Painting Salamanders Space Marines

Painting Salamanders is one of my favorite Space Marines Chapters, and it’s super easy to make them look good! Let’s learn how to paint Salamanders!

This model, like all marines painted for these How To articles, was painted live and took around 1 hour and a half, start to finish, including some breaks to chat and/or spill shades everywhere.

This step by step, and the techniques in the video are perfect to paint a whole army to a standard that will make them stand out at any tournament or gaming club.

In the meantime, here’s how to paint Salamanders.

How to Paint Salamanders Space Marines


There are many ways to paint the Salamanders’ Green armor, but in my opinion, a bright green is the way to go.  Start over Caliban Green, or Angel Green if you want to use a shaker can for this and get a smooth and opaque base coat.

Next, using an airbrush, we apply Warpstone Glow over our basecoat, making sure to leave plenty of the dark green showing through, specially on the lower parts of the model.

Then, we spray some more highlights using Moot Green.  Don’t go overboard with this, you want a few highlights, but the model should remain mostly Warpstone Glow looking.

This is enough airbrush for now, and we can paint a few highlights with Moot Green on the armor to make the edges look crisp.


There are a few areas we want black on the model, and we’ll paint them all the same way.  This saves a lot of time and adds consistency through the army.

Pick any black you want and basecoat the shoulder pads, gun, joints and cables.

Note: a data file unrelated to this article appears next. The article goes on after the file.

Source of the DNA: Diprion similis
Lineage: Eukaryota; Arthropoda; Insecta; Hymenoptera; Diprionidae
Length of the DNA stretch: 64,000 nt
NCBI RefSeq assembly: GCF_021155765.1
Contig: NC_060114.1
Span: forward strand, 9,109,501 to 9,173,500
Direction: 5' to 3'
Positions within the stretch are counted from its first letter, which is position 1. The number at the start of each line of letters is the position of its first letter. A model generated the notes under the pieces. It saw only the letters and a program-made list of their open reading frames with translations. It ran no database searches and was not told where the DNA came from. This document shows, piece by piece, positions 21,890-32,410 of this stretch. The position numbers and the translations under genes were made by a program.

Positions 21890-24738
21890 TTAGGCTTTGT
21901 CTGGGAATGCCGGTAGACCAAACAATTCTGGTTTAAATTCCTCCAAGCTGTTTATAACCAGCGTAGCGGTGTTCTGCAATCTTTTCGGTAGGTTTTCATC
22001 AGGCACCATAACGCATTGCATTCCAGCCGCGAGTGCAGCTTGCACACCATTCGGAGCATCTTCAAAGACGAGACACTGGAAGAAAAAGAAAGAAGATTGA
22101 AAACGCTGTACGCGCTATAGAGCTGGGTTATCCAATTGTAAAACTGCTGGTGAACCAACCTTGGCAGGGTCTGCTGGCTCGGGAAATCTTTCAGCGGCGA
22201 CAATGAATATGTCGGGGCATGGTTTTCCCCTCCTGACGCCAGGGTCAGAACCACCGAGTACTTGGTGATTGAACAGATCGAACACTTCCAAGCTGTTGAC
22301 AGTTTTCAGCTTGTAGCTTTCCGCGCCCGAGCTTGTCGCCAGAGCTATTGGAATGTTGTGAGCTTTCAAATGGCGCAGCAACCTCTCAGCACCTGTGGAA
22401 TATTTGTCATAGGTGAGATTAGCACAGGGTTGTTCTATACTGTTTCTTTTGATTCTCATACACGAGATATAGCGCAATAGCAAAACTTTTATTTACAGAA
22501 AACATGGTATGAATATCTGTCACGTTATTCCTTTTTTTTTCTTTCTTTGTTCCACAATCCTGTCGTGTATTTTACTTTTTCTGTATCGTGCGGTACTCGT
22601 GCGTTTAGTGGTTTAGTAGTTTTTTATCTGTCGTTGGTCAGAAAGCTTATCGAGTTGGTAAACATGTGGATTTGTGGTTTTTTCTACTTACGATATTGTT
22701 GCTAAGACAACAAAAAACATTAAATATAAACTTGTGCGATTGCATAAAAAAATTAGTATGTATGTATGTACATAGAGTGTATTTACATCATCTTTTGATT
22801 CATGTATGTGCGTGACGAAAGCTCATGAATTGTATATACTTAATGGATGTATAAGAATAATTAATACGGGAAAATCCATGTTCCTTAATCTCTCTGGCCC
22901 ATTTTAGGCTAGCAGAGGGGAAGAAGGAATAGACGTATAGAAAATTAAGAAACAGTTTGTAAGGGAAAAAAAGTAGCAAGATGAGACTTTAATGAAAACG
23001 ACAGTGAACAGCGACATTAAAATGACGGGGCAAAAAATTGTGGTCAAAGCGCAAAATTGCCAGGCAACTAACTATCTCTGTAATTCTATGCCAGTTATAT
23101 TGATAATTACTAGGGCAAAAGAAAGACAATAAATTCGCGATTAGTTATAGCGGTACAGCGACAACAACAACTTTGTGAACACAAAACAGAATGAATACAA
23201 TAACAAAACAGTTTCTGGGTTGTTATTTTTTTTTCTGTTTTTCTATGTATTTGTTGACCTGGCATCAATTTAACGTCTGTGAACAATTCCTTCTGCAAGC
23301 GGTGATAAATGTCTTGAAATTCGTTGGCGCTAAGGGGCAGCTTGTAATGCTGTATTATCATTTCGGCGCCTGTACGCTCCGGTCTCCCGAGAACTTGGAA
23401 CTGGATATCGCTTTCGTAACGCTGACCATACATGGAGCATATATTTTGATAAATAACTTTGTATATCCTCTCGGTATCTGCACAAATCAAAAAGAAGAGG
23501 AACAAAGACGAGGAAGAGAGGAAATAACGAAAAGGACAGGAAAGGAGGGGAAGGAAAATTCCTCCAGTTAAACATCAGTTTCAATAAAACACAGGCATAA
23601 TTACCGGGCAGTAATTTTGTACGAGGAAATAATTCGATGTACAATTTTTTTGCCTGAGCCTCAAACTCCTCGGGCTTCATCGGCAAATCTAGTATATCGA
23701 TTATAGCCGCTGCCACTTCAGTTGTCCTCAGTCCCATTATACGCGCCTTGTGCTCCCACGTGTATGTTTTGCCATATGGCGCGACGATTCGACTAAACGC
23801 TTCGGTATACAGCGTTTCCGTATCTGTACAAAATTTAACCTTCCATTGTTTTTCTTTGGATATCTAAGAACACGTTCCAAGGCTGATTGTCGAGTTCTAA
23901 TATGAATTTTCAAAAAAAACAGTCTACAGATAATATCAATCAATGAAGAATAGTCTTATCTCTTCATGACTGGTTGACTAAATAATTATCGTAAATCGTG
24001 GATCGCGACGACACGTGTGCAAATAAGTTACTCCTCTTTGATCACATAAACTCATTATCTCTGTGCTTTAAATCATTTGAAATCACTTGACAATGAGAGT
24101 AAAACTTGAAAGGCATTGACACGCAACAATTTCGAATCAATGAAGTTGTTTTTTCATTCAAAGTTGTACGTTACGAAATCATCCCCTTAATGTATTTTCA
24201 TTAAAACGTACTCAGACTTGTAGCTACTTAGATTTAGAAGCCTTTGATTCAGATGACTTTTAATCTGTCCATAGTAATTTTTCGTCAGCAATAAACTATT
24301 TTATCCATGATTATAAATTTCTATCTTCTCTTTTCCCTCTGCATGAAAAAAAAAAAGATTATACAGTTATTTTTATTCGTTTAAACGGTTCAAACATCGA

To highlight our black, we will be using Stegadon Scale Green.  The green hue of this dark paint ties in really well with the green of the armor.  You don’t need to make the highlights super smooth, as we will wash the black surfaces with Nuln Oil next.

The wash tones down the Stegadon Scale Green quite a lot, and ensures these parts look black and not off grey.


Much like the black, every belt, pouch and strap will be painted using the same brown.  Over a basecoat of Rhinox Hide, highlight using Doom Bull Brown.  Doombull is a dark and reddish tone that won’t make these details stand out too much.

Details like this should be painted and given care, but should not contrast so much as to become the focus of the model.

Gold & Silver

Metallics are done in a fairly simple way that has a great finished look.  Highlight both the gold and the silver with Shining Silver.  Then, gold is shaded with Agrax Earthshade and silver with Nuln Oil.


Flames are an important part of Salamanders, and lucky for us, they are easy to freehand.  Now, I’m a firm believer that less is more when it comes to flames, but you do you.

The trick with any freehand is picking a starting color that is opaque and wont require more than one coat to cover, like Mephiston Red.

Highlighting flames is basically a reverse highlight.  The lighter colors go towards the inside of the flame, and the outer parts of the flames stay red.  Then, you can either blend in orange and yellow, or simplypaint lower and smaller flamers the lighter you go.


This base is as simple as it get:  brown rocks with a matching tuft of grass.

This is another scheme that works well with almost any style of base.  The only color I would avoid is green, because we don’t want to detract from the bright armor.  They look very good on lava bases, that tie-in with the iconography.



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